“When I’m feeling blue, all I have to do, is take a look at you, then I’m not so blue.”
So sang Phillip “it is here” Collins in his hit Against All Odds.
Quite why he couldn’t find another word to rhyme with “blue”, particularly with the massive lexicographical selection available to him, I have no idea.
But it doesn’t matter, because that’s not relevant to this blog post at all.
No, because I meant to start (and sing along with me here):
“When I’m wondering what to write about here, all I have to do, is take a look at the letters page of the Southern Suburbs Tatler, then I don’t have to wonder what to write about anymore.”
It’s like Phil Collins’ efforts, but far more pertinent to this blog post, because it’s exactly what I did (and have done previously). And it was there that I found a letter from P During of Newlands.
It went a little something like this:
Here is a simple solution to counter Table Mountain muggings (“Mountain Safety Concern”, Tatler, June 17).
Or armed forces must have special people trained in unarmed combat.
Dress some of these people as tourists with valuables such as expensive cameras and watches.
Unsuspecting muggers could then be roughly handled and handed over to the police.
Perhaps people highly skilled in karate would also be prepared to help out.
This issue of muggings on Table Mountain is hugely contentious. People like me lament the fact that each incident (in single figures each year) gets front page news, while the other lot are annoyed that more isn’t made out of it – as if it could be. It’s perfect fodder for the local tabloid though – drama, crime, dismay and the opportunity to prompt letters from P During of Newlands.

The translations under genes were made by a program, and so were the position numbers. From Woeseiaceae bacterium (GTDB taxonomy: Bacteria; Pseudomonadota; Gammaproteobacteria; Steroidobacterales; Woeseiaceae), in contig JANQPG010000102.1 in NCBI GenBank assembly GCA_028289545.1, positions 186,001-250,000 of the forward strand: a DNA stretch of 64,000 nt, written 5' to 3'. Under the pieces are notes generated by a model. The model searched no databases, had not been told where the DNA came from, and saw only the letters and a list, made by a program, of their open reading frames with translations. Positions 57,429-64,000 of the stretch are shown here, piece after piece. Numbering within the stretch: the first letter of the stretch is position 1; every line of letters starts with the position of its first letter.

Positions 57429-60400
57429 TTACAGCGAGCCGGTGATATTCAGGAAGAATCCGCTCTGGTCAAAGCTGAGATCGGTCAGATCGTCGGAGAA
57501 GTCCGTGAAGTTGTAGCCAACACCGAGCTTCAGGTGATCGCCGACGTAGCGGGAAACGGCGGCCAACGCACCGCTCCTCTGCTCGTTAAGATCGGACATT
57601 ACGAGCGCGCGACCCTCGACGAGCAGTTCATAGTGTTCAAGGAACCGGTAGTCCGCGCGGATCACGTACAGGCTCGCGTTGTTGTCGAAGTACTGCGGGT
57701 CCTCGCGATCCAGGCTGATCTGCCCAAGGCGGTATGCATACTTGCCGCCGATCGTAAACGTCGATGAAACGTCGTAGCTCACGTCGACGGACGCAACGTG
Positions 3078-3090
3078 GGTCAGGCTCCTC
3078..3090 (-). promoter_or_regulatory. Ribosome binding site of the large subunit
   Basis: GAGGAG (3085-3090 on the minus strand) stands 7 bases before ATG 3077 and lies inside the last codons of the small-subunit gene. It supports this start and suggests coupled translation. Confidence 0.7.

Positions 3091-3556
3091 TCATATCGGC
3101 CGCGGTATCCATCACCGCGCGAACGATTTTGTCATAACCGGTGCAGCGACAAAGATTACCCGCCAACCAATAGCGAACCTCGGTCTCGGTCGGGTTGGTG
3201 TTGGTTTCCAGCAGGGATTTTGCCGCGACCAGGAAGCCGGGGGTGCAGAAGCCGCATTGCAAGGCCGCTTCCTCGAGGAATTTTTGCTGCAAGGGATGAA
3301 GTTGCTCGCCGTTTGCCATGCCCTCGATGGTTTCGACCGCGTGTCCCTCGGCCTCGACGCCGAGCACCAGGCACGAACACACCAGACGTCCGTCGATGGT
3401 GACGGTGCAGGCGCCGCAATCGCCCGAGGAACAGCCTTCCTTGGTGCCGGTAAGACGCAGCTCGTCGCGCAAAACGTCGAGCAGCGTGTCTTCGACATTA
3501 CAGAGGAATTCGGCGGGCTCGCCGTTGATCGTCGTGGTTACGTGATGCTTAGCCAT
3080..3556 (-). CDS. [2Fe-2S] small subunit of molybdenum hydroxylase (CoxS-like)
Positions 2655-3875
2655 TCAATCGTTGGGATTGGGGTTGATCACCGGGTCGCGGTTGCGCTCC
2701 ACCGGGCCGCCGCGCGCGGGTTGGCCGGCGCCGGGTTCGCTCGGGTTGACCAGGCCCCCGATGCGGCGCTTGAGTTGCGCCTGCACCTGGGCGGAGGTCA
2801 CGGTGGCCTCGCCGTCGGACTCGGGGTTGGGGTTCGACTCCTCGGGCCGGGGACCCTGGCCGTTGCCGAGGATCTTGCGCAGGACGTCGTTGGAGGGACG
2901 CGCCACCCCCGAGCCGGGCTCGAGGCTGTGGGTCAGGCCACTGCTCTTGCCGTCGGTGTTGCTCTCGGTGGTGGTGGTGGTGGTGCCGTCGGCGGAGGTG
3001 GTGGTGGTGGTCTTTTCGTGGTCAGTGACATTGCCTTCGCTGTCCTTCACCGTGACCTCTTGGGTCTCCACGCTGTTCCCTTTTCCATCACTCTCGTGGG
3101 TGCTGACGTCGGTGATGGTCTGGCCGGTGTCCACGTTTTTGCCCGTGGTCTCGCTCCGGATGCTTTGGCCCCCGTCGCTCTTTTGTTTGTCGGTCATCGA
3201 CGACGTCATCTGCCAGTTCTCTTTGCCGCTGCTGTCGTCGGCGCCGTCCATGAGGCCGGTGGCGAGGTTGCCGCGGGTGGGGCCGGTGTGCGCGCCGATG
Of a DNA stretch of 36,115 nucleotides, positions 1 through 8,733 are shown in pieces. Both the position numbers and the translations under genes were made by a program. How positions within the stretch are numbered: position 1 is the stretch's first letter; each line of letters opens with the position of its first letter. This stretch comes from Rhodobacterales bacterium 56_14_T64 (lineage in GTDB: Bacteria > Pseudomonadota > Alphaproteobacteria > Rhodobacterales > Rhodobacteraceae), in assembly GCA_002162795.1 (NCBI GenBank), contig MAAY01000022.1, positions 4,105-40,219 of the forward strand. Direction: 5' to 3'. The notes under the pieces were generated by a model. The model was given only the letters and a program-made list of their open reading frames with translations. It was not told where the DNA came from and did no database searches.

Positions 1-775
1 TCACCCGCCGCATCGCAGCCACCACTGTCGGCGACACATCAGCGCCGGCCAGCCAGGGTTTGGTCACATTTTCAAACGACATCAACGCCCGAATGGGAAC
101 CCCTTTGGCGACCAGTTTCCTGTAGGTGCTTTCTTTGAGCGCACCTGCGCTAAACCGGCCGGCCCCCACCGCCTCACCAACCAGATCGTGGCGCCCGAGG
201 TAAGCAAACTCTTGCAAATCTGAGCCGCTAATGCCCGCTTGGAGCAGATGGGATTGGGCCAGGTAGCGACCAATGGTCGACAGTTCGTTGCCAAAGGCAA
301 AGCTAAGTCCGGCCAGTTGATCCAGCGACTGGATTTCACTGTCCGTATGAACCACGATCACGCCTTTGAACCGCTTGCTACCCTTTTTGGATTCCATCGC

In just 5 lines, P During delivers well-considered and powerful advice. You can’t almost see him sitting at home, smoking his pipe and slippers while reading the Tatler’s story on June 17th. He’s thinking that there’s surely some way he can help in sorting this situation out. And then suddenly, it hits him: bring in the army!
“Yes, back in my day, we had to learn what to do when we ran out of bayonets behind enemy lines. A little unarmed combat. Of course, back then you could whip Fritz’s gun and shoot him in the face, but if I suggest that, they probably won’t publish my letter.”
And he’s right, of course. But no-one is fooled by his clever line “Unsuspecting muggers could be roughly handled”. Despite the fact that P During is – in all likelihood – a lovably harmless 80-something year old granddad, that line is clearly unsubtle code for “Unsuspecting muggers could have seven bells of sh!t kicked out of them” (sorry Mum).
But it’s his last line that takes the biscuit. It’s almost as if he thinks that having members of the Special Forces beating up muggers in Skeleton Gorge might not be enough. And while he doesn’t actually use the ‘N’ word, we all know what he’s thinking.
Yes, P During of Newlands wants Ninjas on the slopes of Table Mountain.
And it might not be a bad idea, but it will never happen. Because ninjas (as we all know) are covert agents or mercenaries of feudal Japan. And Table Mountain is a National Park. There is no way that the authorities will allow an alien species to be introduced to the area. Last time they did that with the Himalayan Tahrs, they changed their minds and went out and shot them.
Release some ninjas and if you change your mind, you’ve got problems. Ninjas would obviously be a whole lot more difficult to locate than tahrs once they were released on the mountain.
And you’d have to find some very brave or very stupid marksmen to go after them. While tahrs are known for their sure-footedness and small horns, ninjas are known for stealth and their ability to kill people very efficiently. Get too close when hunting tahrs and while you might get butted, you’re unlikely to find a shuriken embedded in your forehead, flung by a hand you never even saw.
I don’t have the answer to these over-publicised attacks, but I will be writing to the Tatler this week to advise the National Park Board against deploying ninjas for the reasons I give above.